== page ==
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About this text

  • Title: King Lear (Modern, Quarto)
  • Editor: Michael Best
  • Textual editors: James D. Mardock, Eric Rasmussen
  • Coordinating editor: Michael Best
  • ISBN: 978-1-55058-463-9

    Copyright Michael Best. This text may be freely used for educational, non-profit purposes; for all other uses contact the Editor.
    Author: William Shakespeare
    Editor: Michael Best
    Not Peer Reviewed

    King Lear (Modern, Quarto)

    [Scene 4]
    530Enter Kent [disguised as Caius].
    If but as well I other accents borrow
    That can my speech diffuse, my good intent
    May carry through itself to that full issue
    For which I razed my likeness. Now, banished Kent,
    535If thou canst serve where thou dost stand condemned,
    Thy master whom thou lovest shall find thee
    Full of labor.
    Enter Lear [and servants from hunting].
    Let me not stay a jot for dinner. Go get it ready.
    [Exit a servant.]
    [To Kent] 540How now, what art thou?
    A man, sir.
    What dost thou profess? What wouldst thou with us?
    I do profess to be no less than I seem, to serve 545him truly that will put me in trust, to love him that is honest, to converse with him that is wise and says little, to fear judgment, to fight when I cannot choose, and to eat no fish.
    What art thou?
    A very honest-hearted fellow, and as poor as the King.
    If thou be as poor for a subject as he is for a king, th'art poor enough. What wouldst thou?
    Who wouldst thou serve?
    Dost thou know me, fellow?
    No sir, but you have that in your countenance which I would fain call master.
    What's that?
    What services canst do?
    I can keep honest counsel, ride, run, mar a curious tale in telling it, and deliver a plain message 565bluntly. That which ordinary men are fit for I am qualified in, and the best of me is diligence.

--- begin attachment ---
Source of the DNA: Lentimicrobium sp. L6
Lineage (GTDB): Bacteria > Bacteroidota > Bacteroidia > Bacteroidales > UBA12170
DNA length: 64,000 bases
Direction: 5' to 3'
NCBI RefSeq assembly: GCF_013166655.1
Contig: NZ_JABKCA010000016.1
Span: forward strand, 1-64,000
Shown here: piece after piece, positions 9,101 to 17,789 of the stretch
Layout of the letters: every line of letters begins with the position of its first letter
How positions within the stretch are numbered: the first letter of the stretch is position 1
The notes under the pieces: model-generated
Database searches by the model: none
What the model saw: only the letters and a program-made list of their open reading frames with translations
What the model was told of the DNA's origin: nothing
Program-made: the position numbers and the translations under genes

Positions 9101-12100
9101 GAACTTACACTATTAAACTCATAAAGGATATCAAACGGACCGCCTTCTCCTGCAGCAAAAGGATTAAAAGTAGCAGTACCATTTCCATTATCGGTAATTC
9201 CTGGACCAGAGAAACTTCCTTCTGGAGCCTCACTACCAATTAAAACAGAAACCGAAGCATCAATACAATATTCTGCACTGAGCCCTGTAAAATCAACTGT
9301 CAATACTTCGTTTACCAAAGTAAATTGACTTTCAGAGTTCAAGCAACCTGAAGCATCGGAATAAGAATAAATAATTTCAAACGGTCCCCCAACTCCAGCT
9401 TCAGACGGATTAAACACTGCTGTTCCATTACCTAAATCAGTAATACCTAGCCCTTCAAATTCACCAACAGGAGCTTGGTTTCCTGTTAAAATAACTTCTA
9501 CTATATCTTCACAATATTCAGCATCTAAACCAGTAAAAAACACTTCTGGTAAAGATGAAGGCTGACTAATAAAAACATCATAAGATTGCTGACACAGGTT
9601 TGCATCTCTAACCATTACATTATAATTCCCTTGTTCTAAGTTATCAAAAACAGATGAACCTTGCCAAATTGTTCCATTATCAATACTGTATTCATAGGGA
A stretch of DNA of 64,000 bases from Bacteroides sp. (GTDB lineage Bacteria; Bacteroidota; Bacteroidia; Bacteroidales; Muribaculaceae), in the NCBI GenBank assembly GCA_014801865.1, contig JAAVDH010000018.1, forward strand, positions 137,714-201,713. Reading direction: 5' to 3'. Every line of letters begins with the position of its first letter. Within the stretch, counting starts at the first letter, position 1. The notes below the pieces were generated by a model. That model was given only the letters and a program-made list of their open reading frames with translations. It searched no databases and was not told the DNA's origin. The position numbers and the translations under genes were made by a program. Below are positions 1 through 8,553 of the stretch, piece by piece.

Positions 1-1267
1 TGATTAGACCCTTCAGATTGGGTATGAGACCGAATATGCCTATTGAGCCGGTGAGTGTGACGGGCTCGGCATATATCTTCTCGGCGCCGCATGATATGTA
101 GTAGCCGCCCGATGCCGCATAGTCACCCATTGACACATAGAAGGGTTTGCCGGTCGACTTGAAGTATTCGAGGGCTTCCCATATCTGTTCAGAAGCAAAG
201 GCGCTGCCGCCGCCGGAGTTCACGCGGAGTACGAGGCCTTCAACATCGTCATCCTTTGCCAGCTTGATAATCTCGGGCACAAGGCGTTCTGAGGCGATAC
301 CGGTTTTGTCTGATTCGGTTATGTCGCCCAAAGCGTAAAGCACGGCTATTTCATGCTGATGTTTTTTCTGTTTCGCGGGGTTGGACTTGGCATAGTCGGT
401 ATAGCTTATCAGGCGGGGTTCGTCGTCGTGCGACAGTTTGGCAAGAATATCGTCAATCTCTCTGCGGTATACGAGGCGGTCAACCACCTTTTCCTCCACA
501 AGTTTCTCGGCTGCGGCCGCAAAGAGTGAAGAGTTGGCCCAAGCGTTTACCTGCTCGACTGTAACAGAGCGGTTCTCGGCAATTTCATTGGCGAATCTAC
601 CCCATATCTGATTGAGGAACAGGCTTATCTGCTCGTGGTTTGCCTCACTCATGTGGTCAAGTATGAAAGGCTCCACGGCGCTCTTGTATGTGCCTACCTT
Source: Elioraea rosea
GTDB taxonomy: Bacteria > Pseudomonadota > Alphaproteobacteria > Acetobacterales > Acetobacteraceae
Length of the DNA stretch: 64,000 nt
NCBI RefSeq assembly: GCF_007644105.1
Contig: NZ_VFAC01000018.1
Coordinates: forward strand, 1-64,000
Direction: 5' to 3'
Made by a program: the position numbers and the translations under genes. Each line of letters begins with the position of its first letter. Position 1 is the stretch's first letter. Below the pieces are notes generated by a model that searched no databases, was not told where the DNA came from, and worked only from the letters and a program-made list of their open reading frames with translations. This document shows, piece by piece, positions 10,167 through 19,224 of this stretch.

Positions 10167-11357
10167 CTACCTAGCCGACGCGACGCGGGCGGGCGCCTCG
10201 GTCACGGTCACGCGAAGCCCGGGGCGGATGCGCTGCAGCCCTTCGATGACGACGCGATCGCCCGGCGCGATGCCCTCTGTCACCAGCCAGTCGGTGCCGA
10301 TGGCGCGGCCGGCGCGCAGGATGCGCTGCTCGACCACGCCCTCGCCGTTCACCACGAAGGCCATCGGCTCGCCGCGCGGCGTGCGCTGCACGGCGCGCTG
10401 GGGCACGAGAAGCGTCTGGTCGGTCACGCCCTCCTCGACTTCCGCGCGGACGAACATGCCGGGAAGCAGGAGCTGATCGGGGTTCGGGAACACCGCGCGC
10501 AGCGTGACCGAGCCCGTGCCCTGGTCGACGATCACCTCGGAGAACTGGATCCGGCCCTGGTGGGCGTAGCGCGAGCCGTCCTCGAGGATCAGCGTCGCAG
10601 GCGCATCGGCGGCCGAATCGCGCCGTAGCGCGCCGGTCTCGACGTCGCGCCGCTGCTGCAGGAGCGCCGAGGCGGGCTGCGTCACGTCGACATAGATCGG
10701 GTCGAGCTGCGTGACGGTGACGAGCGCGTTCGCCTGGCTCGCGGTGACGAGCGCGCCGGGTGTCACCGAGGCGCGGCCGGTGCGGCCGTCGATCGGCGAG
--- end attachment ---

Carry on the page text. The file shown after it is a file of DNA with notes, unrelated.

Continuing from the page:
How old art thou?
    Not so young to love a woman for singing, nor so old to dote on her for anything. I have years on 570my back forty-eight.
    Follow me. Thou shalt serve me. If I like thee no worse after dinner I will not part from thee yet. Dinner, ho! Dinner! Where's my knave, my fool? Go you and call my fool hither.
    [Exit a servant.]
    575Enter [Oswald, the] steward.
    You, sirrah, where's my daughter?
    So please you--
    [Exit Oswald.]
    What says the fellow there? Call the clotpoll back.
    [Exit Kent and a Servant.]
    Where's my fool? Ho! I think the world's asleep.
    [Enter Kent and servant.]
    How now? Where's that mongrel?
    He says, my lord, your daughter is not well.
    Why came not the slave back to me when I called him?
    Sir, he answered me in the roundest manner he would not.
    'A would not?
    My lord, I know not what the matter is, but to my judgment your highness is not entertained with that ceremonious affection as you were wont. There's a great abatement appears as well in 590the general dependents as in the duke himself also, and your daughter.
    Ha? Sayest thou so?
    I beseech you pardon me, my lord, if I be mistaken, for my duty cannot be silent when I think 595your highness wronged.
    Thou but rememberest me of mine own conception. I have perceived a most faint neglect of late, which I have rather blamed as mine own jealous curiosity than as a very pretense and purport of unkindness. 600I will look further into't. But where's this fool? I have not seen him this two days.
    Since my young lady's going into France, sir, the fool hath much pined away.
    No more of that, I have noted it. Go you 605and tell my daughter I would speak with her.
    [Exit a servant.]
    Go you, call hither my fool.
    [Exit another servant.]
    [Enter Oswald.]
    O you, sir, you, sir, come you hither. Who am I, sir?
    My lady's father.
    "My lady's father"? My lord's knave, you whoreson dog, you slave, you cur.
    I am none of this, my lord, I beseech you, pardon me.
    [Striking him] Do you bandy looks with me, you rascal?
    I'll not be struck, my lord.
    [Tripping him] Nor tripped neither, you base football player.
    I thank thee, fellow. Thou servest me, and I'll love thee.
    [To Oswald] Come sir, I'll teach you differences. 620Away, away! If you will measure your lubber's length again, tarry; but away, you have wisdom.
    [Exit Oswald.]
    Now friendly knave, I thank thee. [Giving money] There's earnest of thy service.
    Enter Fool.
    Let me hire him too. [To Kent, holding out his cap] Here's my coxcomb.
    How now, my pretty knave, how dost thou?
    [To Kent] Sirrah, you were best take my coxcomb.
    Why, Fool?
    Why, for taking one's part, that's out of favor. 630Nay, an thou canst not smile as the wind sits thou'lt catch cold shortly. There, take my coxcomb. Why, this fellow hath banished two on's daughters, and done the third a blessing against his will. If thou follow him, thou must needs wear my coxcomb. [To Lear] How now, nuncle? Would 635I had two coxcombs and two daughters.
    Why, my boy?